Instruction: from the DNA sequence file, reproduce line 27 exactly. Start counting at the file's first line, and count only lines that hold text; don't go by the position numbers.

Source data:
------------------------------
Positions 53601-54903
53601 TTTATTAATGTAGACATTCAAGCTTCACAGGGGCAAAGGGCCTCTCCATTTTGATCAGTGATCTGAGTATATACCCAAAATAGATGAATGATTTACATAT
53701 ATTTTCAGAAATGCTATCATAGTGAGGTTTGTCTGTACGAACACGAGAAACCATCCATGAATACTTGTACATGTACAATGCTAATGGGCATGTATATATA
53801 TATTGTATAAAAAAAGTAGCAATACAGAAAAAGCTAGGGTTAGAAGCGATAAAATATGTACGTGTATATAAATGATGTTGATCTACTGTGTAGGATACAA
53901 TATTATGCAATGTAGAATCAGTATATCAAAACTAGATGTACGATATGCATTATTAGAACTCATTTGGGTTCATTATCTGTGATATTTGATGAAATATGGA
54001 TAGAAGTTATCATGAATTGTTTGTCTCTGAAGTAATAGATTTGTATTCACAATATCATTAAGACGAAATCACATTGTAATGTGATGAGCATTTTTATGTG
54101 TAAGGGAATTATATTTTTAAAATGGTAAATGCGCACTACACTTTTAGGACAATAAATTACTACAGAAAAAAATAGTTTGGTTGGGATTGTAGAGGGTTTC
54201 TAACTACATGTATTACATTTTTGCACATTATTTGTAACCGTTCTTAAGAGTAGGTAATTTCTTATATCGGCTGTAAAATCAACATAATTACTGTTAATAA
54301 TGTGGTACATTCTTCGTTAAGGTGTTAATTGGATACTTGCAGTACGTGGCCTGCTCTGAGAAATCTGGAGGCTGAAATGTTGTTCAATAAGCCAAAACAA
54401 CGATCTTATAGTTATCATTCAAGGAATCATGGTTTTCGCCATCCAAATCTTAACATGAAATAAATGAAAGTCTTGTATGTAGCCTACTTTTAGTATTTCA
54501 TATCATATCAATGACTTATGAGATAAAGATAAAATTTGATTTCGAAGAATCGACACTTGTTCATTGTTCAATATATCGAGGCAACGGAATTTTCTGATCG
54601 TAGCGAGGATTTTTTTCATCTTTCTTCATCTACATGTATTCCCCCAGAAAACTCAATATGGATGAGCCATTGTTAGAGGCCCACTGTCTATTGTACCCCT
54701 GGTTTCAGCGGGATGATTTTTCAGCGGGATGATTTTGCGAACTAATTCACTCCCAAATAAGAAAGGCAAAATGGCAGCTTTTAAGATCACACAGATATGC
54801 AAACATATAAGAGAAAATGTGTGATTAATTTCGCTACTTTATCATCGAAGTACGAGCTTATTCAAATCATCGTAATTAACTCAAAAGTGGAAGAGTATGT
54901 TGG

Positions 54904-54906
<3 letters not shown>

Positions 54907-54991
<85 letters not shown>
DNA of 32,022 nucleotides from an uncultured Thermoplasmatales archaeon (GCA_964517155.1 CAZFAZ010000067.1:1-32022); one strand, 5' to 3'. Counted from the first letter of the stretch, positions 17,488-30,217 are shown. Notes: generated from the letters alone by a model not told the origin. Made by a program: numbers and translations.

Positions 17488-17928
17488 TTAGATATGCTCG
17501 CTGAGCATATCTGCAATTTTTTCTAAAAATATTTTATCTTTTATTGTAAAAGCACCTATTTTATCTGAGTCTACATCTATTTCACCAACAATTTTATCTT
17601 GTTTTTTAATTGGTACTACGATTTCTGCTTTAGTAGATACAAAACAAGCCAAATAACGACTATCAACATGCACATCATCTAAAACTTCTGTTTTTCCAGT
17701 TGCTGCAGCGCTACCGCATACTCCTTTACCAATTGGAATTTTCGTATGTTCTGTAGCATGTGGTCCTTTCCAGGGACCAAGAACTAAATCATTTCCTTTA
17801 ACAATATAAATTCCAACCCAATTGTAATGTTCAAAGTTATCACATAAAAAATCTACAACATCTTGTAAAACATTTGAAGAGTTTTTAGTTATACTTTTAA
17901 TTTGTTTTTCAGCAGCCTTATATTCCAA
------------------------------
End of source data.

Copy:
17901 TTTGTTTTTCAGCAGCCTTATATTCCAA